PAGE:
I’m small fry so realistically this isn’t really going to affect me but it is interesting to understand how it works (or IS to work). I think what you did was right with that brand.You were transparent and at the end of the day that’s all you can be to remain authentic and professional.

    • charlotte

      Thanks Anna – quite embarrassing but I always try to be honest with brands and with readers/followers 🙂

  3. Sarah Manley

    I absolutely respect you for this! It is the way it should be. I don’t begrudge bloggers getting the free stuff. I get it. But I appreciate the honest reviews

    • charlotte

      Thank you Sarah!

  4. Maureen

    I think it’s crazy how many products bigger bloggers/influencers are sent. I agree that companies should ask if it’s something the received would actually use. It would help with product waste so much!

    And if a blogger does share about something they were sent for free then I just want an honest answer even if it has some cons.

  5. Sinmi

    I do think these freebies need to be reconsidered. I used to receive freebies all the time as a buyer for a retail chain. Most of those things end up in trash because I have so many things to try that I don’t use it all up. Or it is just something I would never have used. The environmental impact was horrendous. It is important for companies to be more ethical and thoughtful in the way the push their products and engage influencers.

  6. K

    In an way I feel I can trust your reviews more, knowing you share the good and the bad and stand by what you feel is right. It’s refreshing to hear the other side of blogging as it often just looks like 24/7 glamor.

  7. Heidi

    Personally I don’t look to bloggers to find out what products they endorse. This is especially true because I live in Australia and half of the products / services etc. aren’t even available here. I’m more in it for the “real” content as I am nosey and like to hear about others people’s lives / travels / running recaps.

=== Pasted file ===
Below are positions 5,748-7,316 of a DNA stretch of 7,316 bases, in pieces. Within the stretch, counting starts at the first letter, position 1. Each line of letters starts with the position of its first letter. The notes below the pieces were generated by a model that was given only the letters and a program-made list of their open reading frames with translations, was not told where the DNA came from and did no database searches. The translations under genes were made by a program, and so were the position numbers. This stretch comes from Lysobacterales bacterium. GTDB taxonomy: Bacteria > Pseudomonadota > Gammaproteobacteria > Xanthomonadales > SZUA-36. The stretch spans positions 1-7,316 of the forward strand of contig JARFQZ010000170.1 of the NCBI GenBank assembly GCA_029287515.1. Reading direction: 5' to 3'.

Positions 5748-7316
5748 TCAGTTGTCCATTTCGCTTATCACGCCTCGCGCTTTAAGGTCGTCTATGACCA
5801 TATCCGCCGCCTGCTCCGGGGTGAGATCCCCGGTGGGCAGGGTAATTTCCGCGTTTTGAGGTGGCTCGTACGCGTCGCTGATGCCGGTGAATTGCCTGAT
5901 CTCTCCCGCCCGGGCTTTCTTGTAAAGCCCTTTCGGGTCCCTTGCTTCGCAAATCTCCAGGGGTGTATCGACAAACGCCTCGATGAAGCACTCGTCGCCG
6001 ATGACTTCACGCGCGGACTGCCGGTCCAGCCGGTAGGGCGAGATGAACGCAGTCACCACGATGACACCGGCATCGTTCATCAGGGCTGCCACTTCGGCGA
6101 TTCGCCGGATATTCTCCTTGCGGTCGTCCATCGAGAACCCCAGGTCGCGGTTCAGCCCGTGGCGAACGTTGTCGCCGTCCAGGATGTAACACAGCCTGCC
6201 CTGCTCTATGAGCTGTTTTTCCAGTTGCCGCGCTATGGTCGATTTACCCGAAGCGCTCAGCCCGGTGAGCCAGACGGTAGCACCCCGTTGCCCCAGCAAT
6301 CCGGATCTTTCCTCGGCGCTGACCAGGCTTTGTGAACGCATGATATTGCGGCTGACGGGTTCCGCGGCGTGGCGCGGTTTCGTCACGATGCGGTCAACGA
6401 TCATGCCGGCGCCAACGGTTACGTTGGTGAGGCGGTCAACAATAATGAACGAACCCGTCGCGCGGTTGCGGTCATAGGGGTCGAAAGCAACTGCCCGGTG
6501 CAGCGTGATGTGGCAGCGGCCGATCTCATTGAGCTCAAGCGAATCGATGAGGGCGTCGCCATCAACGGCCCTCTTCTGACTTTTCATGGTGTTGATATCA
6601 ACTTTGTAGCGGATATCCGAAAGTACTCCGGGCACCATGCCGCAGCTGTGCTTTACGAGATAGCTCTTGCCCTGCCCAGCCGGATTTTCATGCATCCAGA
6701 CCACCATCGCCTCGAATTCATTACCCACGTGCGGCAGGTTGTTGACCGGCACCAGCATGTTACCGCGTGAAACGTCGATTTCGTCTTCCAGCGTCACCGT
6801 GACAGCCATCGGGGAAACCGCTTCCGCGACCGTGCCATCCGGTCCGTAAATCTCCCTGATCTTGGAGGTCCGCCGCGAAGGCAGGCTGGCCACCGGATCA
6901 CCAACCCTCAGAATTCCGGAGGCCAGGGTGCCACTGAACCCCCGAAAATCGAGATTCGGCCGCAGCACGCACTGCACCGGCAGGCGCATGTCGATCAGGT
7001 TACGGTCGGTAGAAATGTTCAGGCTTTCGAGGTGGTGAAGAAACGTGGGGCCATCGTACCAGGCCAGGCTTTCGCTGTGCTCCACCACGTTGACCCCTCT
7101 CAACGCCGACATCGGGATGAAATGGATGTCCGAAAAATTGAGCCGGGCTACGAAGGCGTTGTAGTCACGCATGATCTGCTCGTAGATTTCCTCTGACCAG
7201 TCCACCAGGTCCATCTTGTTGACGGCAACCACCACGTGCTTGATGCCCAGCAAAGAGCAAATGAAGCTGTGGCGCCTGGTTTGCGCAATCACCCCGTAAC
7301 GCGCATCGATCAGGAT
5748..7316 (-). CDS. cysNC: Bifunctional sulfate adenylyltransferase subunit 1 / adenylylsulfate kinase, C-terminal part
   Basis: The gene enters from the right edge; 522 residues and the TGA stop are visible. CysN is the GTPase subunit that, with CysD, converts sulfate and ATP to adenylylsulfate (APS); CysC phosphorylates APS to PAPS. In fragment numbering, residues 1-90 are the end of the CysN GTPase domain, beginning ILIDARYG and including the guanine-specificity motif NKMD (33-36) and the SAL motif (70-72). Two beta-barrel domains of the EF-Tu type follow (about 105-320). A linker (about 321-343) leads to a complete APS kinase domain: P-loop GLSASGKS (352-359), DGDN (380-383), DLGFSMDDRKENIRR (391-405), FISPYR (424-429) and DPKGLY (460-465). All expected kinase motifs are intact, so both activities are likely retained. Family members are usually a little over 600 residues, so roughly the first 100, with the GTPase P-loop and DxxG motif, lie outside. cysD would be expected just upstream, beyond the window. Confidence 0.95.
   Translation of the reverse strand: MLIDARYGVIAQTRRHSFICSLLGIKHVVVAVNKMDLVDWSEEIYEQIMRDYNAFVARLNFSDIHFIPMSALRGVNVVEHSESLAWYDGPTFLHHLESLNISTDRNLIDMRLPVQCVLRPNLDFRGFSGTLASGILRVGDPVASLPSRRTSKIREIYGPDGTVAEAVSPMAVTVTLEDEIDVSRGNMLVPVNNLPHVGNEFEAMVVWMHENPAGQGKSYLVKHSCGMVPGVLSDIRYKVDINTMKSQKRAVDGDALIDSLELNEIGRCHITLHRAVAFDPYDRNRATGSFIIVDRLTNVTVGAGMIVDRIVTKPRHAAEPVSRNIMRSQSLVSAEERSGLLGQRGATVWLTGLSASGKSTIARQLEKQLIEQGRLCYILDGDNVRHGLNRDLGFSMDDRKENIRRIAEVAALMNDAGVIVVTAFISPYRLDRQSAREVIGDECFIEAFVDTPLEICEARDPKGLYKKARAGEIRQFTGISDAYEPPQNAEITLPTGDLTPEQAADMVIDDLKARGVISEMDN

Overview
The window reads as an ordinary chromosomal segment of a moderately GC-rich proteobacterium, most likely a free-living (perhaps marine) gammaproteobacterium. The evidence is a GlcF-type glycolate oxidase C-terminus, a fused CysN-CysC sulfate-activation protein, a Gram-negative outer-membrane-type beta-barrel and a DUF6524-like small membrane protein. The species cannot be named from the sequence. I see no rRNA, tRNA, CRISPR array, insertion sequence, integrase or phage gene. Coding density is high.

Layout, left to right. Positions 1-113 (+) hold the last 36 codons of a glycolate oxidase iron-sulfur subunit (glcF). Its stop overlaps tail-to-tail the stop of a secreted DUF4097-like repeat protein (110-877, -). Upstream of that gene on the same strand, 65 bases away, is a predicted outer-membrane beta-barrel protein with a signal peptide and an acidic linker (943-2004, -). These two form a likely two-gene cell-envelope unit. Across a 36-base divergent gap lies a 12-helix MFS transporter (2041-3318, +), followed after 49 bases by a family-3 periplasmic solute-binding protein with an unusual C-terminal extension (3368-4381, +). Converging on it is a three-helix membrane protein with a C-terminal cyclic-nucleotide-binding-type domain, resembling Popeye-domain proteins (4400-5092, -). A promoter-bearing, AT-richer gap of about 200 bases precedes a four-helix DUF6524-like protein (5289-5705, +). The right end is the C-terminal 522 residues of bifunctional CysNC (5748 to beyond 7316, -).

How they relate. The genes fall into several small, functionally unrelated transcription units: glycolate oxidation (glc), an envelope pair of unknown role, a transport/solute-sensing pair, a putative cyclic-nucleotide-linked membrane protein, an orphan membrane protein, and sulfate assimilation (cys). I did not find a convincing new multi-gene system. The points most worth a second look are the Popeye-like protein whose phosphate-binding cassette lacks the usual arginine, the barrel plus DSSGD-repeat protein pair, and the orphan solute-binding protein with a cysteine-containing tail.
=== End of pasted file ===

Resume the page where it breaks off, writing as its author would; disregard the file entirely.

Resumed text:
I’ve said here before and I’ll say it again, I think that receiving products for free should be acknowledged and counted as “payment”. No, a pair of trainers won’t pay the mortgage, but the money you don’t have to spend on them does. I have no idea about the tax side of things so won’t comment on that, but I do think that bloggers should be honest about what they receive if they are going to feature it. And for heaven’s sake, don’t be raving on about how one brand is the “best ever” one week and say the same thing about another brand (of the same product) in the next post.
    The idea that brands should actually check with you first before sending lots of rubbish using wasteful packaging is a very sensible one. Otherwise, if you receive things you don’t like or won’t use, you should be able to send them back, postage paid by the company.
    I really appreciate that you don’t do that awful unboxing thing on IG, it’s such a turn off. I think this is a great topic and you’ve handled it well, popular or not.

  8. Holly

    Interesting scenario to consider (taxes from HMRC on these goods) but appreciate the honesty. I honestly unfollow or hide people who advertise too often on their feed as it generally doesn’t influence my opinion or perception of products because it seems forced.